|The Rushden Echo and Argus, 12th September, 1941
Rushden is now in possession of the main facts regarding the reorganisation of the street fire parties as part of the National Fire Guard.
A sensible line has been taken in that any interference with the working of the existing parties will be reduced to a minimum. The dominating desire of those who have served so splendidly as voluntary watchers has been to defend their own homes, and the idea of being drafted into other locations has never been popular.
The voluntary system remains, and while it remains the general body of watchers now Guards will desire to defend their own homes as before. There is, in fact, no idea of asking them to do otherwise. The streets are being bracketed into groups of four, five or six, each group with its own leader, and while this arrangement should certainly aim at helping the weaker streets, it need and, indeed, must not cut seriously into the present working of the units, whose own goodwill, equipment, posts and systems are all essential to the new order of things.
At the moment it appears that the chief effects of making groups and appointing group officers will be to secure a broadening of the existing neighbourliness, a strengthening of the weaker points, a better distribution of official intelligence, a fuller understanding with the A.R.P. Wardens, and tin hats for all.
The Clerk outlined the Ministry of Home Security’s plan for the reorganisation of the voluntary street parties under the title of the Fire Guard. In Rushden, he said, the responsibility for fire prevention continued to be in the hands of the Council, and the Chief A.R.P. Warden would be responsible to the local authority for making the new arrangements.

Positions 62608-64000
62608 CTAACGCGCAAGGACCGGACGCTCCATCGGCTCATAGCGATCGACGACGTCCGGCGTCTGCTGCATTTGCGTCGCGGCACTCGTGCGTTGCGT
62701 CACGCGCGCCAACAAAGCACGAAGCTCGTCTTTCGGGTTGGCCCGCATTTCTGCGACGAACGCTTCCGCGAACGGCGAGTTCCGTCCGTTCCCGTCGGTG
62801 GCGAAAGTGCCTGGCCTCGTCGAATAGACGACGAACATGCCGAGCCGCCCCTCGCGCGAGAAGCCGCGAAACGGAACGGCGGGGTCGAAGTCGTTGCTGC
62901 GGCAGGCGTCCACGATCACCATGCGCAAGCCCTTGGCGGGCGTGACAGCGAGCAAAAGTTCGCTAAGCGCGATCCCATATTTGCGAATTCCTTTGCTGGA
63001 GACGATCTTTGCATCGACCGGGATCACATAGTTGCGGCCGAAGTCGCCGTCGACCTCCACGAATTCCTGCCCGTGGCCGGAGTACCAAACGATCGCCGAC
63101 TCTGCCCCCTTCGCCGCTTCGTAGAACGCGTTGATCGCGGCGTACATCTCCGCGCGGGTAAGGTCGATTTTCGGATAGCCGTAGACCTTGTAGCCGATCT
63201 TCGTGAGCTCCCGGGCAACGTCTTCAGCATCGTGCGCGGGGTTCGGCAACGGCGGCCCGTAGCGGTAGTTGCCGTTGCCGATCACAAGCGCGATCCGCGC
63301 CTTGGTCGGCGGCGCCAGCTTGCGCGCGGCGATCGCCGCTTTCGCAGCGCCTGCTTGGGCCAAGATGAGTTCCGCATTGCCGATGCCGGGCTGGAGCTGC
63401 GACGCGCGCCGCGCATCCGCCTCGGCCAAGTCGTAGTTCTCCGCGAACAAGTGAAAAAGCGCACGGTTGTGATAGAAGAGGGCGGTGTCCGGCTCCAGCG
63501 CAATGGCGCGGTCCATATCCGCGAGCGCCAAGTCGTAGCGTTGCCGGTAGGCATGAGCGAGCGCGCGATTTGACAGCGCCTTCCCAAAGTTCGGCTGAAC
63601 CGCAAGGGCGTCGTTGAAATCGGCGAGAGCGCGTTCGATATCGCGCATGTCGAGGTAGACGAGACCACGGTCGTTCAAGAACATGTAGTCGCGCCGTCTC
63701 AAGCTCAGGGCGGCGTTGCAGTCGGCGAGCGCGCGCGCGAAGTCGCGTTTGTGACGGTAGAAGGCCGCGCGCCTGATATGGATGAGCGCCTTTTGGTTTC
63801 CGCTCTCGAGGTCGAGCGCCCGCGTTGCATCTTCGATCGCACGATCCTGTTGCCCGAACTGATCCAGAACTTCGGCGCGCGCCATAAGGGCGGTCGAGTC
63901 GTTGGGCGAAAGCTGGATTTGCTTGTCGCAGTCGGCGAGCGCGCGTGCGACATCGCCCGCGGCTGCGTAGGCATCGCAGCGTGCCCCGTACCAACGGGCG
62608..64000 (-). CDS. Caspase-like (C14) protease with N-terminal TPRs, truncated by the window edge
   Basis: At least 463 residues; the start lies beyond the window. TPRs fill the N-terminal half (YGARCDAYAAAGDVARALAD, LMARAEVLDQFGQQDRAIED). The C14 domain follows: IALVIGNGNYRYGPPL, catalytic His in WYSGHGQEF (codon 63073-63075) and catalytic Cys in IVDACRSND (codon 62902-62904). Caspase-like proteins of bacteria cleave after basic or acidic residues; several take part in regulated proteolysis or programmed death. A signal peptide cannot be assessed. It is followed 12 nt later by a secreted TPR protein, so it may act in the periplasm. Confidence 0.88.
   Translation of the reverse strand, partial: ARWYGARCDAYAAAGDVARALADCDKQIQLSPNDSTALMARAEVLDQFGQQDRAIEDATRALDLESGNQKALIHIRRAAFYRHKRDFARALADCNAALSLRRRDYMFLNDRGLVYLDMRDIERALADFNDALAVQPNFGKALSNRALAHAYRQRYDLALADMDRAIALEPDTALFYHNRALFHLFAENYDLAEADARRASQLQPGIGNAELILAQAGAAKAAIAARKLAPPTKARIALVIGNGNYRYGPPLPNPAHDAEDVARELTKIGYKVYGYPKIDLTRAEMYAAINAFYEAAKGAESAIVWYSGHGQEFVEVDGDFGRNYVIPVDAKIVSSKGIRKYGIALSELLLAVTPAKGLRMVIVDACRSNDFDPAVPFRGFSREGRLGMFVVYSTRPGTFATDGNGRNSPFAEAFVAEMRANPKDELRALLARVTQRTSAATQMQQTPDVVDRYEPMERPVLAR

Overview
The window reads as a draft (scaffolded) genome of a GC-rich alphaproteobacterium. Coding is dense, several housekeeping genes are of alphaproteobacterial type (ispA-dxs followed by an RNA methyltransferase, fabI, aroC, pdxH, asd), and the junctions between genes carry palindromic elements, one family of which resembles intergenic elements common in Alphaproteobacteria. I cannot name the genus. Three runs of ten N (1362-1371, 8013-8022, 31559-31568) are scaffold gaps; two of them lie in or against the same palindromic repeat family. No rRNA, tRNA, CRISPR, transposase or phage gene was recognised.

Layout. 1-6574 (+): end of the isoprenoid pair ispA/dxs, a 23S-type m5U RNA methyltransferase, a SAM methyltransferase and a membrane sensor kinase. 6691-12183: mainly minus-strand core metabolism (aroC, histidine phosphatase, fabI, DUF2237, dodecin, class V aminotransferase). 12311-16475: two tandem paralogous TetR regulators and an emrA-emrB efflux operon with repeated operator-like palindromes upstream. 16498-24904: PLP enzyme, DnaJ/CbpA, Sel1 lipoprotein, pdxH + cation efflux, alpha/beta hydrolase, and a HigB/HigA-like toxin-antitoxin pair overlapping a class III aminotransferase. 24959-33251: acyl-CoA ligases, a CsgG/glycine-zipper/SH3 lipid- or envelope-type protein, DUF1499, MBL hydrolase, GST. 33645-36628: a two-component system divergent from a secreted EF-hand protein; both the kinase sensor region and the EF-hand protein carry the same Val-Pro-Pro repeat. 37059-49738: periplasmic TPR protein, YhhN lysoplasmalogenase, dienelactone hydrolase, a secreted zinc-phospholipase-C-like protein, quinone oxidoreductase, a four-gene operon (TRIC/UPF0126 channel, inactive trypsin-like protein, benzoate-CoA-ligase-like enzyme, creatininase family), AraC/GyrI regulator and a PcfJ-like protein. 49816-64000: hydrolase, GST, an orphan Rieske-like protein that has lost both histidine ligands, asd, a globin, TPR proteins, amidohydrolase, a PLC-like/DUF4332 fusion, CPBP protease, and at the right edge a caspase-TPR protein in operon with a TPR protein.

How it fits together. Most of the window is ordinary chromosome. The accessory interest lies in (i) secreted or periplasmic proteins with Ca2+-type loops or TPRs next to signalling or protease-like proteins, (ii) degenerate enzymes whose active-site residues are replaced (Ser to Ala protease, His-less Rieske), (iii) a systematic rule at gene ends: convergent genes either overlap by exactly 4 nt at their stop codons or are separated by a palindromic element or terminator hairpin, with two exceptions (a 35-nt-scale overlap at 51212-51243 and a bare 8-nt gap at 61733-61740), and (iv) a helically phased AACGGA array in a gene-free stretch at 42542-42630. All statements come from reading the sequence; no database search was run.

The cost involved, continued the Clerk, would rank for grant, but as far as he could see at present there would be no extraordinary expense.
There were about 2,500 persons already enrolled in the town’s voluntary street parties. He had taken steps in conjunction with the Chief Warden, and it was proposed to divide the town into four areas, with six groups in each area.
In order to prevent dislocation of the existing groups as far as possible he had addressed a letter to each of the street fire party secretaries, asking for their suggestions and observations after consultation with their personnel. Each group was also asked to nominate a member who would be prepared to act as Senior Fire Guard for the group, and a Head Guard would also be appointed. When the suggestions and nominations were received a meeting would be called.
Mr. Beetenson added that 1,200 steel helmets had already been received as a first instalment of those that would be required to equip every guard with one.
The Chairman said the secretaries would have the letter in their hands on Thursday.
In reply to Coun. Sawford, the Clerk said it was the Council’s duty to appoint the Chief Guard, but they thought it best to give the street parties the opportunity to appoint one of their own members.
|26th September, 1941
Fire Guard Goes Ahead
National Scheme Accepted at Rushden Meetings - Training Surprise
Organisation of the new Fire Guard at Rushden took a step forward on Monday and Tuesday.
The town has been divided into four areas corresponding with the A.R.P. wardens’ areas for organisation purposes, and voluntary street fire party representatives from the areas attended separate meetings at the Council Buildings.
At each meeting the chief speaker was the Chief Warden, Mr. Malcolm S. Boyd, who explained that the Urban Council is responsible for carrying out the scheme but has entrusted the details to the Wardens’ Service, with which the fire Guard will be linked in close co-operation. Although the full Fire Watching Order, making service compulsory, has not been applied to Rushden, the modified version is in force and required the existing voluntary organisation to be converted into a Civil Defence Service.
Mr. Boyd said the Government had recognised the service rendered by the voluntary street parties and was now placing them on the same basis as other organisations as members of the Civil Defence.